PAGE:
Dissertation Defense Announcements

Candidate Name: Wendy C. Long
Title: UNDERSTANDING PERCEIVED OVERQUALIFICATION AT WORK: A SCALE DEVELOPMENT AND LATENT PROFILE ANALYSIS
 May 06, 2022  11:00 AM
Location: Zoom
Abstract:

Employee overqualification is becoming increasingly relevant in a post-pandemic world. While there have been theoretical advancements in the overqualification literature, several methodological issues remain unresolved. Specifically, the conceptualization and operationalization of perceived overqualification (POQ) are often not aligned. To date, the perception of overqualification is not yet fully understood. Thus, the main goal of this dissertation is to address these methodological limitations. In Study 1, I refined the scope of POQ by offering an explicit construct conceptualization grounded in person-job fit theory and developed a new scale to measure the multidimensional construct. In Study 2, I validated the psychometric properties of the Perceived Overqualification at Work Scale (POQWS) and explored the relationship of POQ with various work-related outcomes. Taking a person-centric approach, I used latent profile analyses (LPA) to identify different profiles of overqualified employees in Study 3 based on the POQWS dimensions. This study is the first to examine the process by which patterns of variables are identified in POQ profiles and how these combinations differentially relate to outcomes. Results from a series of exploratory and confirmatory factor analyses clearly supported a four-factor model. In the subsequent study, four distinct profiles emerged from the latent profile analyses. One-way analyses of variance (ANOVA) provided further criterion-related validity evidence for these four profiles. Taken together, the findings from this dissertation lay the grounds for future person-centered research.



Candidate Name: MiKayla Raines
Title: Customer Success and the Transformation of Customer Relationships
 April 11, 2022  9:00 AM
Location: Zoom
Abstract:

The construct of “customer satisfaction” has been used for several decades in marketing to achieve outcomes such as customer loyalty, word-of-mouth communication, resistance to competition, and customer equity. Recent research, however, has indicated little to no correlation between customer satisfaction and many of these outcomes. A more recent marketing construct is “customer delight,” where affective bonds and positive associations are the foundations for customer relationships. While customer delight has numerous advantages, an important limitation is that it can only be used with certain types of products and consumption situations.
This study introduces the academic construct of “customer success,” an objective tool that could redefine customer relationships, and define it as an objective and mathematically based strategic process to maximize customer-desired outcomes. A long-term customer success strategy is customer-driven and designed to be mutually beneficial to both an organization and its customers. While the construct of customer success has been sporadically used by practitioners in the past, the use of the term has often been arbitrary, and the construct has never been precisely defined.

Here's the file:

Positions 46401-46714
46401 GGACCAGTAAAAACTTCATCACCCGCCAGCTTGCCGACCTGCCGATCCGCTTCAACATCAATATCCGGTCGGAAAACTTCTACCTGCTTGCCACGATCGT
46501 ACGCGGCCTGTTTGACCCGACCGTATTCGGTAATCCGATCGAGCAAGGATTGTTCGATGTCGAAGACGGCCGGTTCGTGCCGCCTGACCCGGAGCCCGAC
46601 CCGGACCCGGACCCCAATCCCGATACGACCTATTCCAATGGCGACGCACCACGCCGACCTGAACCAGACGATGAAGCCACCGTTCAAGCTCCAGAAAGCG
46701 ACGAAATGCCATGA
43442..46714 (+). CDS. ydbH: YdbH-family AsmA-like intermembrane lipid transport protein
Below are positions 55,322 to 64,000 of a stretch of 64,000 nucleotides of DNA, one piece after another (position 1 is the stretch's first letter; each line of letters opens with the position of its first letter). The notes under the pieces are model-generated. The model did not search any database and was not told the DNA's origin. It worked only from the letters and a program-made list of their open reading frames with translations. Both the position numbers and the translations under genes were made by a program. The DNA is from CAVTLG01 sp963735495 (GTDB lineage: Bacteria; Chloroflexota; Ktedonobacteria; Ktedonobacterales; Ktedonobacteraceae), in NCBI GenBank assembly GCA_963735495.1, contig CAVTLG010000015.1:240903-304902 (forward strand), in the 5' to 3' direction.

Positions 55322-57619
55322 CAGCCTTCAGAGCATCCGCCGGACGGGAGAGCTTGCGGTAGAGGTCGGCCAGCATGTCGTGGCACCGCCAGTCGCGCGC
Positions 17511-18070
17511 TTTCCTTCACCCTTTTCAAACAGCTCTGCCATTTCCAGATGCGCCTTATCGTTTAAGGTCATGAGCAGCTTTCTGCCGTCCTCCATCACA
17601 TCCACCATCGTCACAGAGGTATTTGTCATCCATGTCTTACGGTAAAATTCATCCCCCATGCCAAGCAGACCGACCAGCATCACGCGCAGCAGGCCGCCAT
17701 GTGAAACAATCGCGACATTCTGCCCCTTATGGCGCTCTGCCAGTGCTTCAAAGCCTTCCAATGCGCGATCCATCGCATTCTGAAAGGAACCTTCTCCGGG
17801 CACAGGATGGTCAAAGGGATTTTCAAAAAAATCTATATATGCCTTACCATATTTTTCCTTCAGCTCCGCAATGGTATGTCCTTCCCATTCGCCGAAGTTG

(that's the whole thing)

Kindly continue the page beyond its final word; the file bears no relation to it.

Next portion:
First, drawing on the reverse logic framework (RLF) of relationship marketing, the customer valuation model, and return on relationships (ROR), this study will use Hunt’s indigenous theory, inductive realist approach to help build the initial theoretical framework for the construct of customer success. Then, this study uses this construct in a government-to-customer (G2C) market scenario to test a series of hypotheses to evaluate government-achieved customer success for COVID-19 pandemic response outcomes. This study will conclude with theoretical and managerial research contributions and provide directions for future research.



Candidate Name: siqi huang
Title: ANALYSIS AND ENHANCEMENT OF RESOURCE-HUNGRY APPLICATIONS
 April 07, 2022  9:00 PM
Location: Online
Abstract:

Resource-hungry applications play a very important role in people's daily lives, such as real-time video streaming applications and mobile augmented reality applications.
However, there are several challenges to satisfy the user Quality-of-Experience (QoE) requirements of resource-hungry applications. First, these applications usually require a vast amount of network bandwidth resources to support the data communication of different functionalities. However, only limited network bandwidth resources can be assigned to these applications which leads to long network latency and poor user QoE. In addition, artificial intelligent (AI) and machine learning (ML) models are widely adopted in these applications which significantly increases the computation complexity of these applications. Because of the limited computing resource on mobile devices, computation-intensive tasks are offloaded to edge servers located at the edge of the core network. However, additional network latency and bandwidth usage are introduced which may degrade user QoE. In this dissertation, the characteristics of popular resource-hungry applications are first analyzed. Then, based on the analyzed characteristics, we propose several specific ally designed algorithms to enhance the performance of several popular resource-hungry applications.



Candidate Name: Allura Pulliam
Title: RELATIONSHIPS BETWEEN INSITUTIONAL TYPE, PERCEIVED EXPERIENCES OF RACIAL AND ETHNIC MICROAGGRESSIONS, MULTICULTURAL COUNSELING COURSE EXPERIENCE AND SOCIAL JUSTICE ADVOCACY ORIENTION AMONG COUNSELORS IN TRAINING AND PROFESSIONALS
 April 05, 2022  2:00 PM
Location: Virtual
Abstract: